National Security Agency
The issue of certificate masquerading against the SSL protocol is pointed out in . In , various forms of server certificate masquerading are identified. It should also be noted that the attack described is a man-in-the-middle (MITM) attack that requires direct manipulation of the SSL protocol. This paper is a mirror of  and involves client certificate masquerading. The motivation for this paper comes from the fact that this anomaly has shown up in commercial products. It is potentially more damaging than  since a MITM attack is not involved and the only requirement is that the application trust a given root certificate authority (CA). The problem arises when applications use multiple roots that do not cross-certify. The problem is further exasperated since the applications themselves do not have the ability to apply external name constraints and policies. Unfortunately, the problem is a fairly well known problem within the public key infrastructure (PKI) community, but continues to persist in practice despite this knowledge.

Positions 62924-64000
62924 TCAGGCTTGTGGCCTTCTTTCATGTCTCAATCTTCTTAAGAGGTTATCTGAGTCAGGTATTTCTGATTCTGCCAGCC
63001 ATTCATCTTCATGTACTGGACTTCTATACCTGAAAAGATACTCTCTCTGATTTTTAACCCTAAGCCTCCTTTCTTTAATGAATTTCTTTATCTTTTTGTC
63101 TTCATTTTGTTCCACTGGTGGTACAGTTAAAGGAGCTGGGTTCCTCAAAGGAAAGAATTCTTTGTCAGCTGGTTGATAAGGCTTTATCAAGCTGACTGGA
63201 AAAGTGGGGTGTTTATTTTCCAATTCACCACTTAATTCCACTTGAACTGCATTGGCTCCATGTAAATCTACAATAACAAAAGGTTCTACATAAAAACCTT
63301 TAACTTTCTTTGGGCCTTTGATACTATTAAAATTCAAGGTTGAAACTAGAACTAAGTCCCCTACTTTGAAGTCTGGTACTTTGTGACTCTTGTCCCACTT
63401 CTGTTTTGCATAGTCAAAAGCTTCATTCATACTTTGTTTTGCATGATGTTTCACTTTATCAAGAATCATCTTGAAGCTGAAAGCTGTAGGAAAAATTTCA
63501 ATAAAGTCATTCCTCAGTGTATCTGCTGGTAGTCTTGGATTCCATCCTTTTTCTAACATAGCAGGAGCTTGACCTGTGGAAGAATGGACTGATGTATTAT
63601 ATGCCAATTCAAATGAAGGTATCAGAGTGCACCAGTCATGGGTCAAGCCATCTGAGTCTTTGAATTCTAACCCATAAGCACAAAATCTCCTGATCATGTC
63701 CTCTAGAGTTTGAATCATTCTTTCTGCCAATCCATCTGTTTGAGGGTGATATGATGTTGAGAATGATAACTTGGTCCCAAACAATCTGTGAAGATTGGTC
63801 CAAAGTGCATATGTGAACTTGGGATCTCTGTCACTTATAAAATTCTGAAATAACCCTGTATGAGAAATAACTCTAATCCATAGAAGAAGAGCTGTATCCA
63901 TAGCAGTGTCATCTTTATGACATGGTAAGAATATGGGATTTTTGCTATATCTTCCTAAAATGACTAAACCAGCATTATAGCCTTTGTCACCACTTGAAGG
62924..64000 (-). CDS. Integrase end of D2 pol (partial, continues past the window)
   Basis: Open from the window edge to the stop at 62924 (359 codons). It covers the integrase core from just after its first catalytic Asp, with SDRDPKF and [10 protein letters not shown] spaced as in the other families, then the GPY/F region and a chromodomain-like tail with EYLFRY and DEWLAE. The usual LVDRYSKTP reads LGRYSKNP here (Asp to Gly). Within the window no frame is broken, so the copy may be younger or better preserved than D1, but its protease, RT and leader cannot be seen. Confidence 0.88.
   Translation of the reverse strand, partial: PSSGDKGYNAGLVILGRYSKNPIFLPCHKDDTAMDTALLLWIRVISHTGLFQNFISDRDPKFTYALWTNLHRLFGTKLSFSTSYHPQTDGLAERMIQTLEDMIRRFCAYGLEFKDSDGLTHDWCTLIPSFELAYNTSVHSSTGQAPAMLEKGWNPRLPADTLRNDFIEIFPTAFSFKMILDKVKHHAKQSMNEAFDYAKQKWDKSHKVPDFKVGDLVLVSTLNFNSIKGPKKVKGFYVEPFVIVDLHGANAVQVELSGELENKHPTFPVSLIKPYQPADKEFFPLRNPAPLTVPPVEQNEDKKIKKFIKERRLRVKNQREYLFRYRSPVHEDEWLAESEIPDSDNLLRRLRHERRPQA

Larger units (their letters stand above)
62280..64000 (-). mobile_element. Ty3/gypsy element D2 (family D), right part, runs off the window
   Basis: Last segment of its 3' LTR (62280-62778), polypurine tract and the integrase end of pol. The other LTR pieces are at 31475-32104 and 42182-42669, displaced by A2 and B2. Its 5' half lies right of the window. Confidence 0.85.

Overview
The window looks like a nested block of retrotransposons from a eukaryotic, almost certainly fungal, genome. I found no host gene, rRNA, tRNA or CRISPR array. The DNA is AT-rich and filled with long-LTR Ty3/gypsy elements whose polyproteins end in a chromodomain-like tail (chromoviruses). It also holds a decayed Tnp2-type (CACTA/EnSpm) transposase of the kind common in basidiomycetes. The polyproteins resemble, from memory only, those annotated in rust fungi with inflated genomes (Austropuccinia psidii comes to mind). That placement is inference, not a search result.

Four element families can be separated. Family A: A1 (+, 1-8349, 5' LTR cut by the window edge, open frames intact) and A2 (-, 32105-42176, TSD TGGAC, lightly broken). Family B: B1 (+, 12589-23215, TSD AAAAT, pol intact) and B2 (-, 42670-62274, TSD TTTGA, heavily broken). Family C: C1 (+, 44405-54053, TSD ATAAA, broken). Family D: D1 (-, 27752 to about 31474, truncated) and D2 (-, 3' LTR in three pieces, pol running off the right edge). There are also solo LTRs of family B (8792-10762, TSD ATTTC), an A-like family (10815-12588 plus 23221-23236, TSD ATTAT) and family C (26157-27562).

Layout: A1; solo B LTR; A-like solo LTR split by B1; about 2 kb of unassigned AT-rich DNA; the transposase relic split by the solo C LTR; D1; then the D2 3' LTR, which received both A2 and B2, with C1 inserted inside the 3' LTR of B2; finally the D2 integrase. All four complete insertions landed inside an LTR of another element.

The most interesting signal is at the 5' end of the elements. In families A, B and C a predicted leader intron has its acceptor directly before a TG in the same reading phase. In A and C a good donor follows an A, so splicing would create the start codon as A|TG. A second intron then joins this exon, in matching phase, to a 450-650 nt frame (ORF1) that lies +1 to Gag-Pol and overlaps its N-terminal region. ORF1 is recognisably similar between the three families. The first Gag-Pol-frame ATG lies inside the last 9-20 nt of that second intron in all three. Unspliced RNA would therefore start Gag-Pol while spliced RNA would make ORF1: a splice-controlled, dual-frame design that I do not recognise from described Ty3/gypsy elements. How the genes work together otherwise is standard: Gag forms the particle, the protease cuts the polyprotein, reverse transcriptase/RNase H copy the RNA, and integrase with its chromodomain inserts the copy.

Keywords: Certificate, Masquerading, PKI, Trust, Cross-certification, Mapping, Binding, Policy,Name Constraints, Root, Attributes
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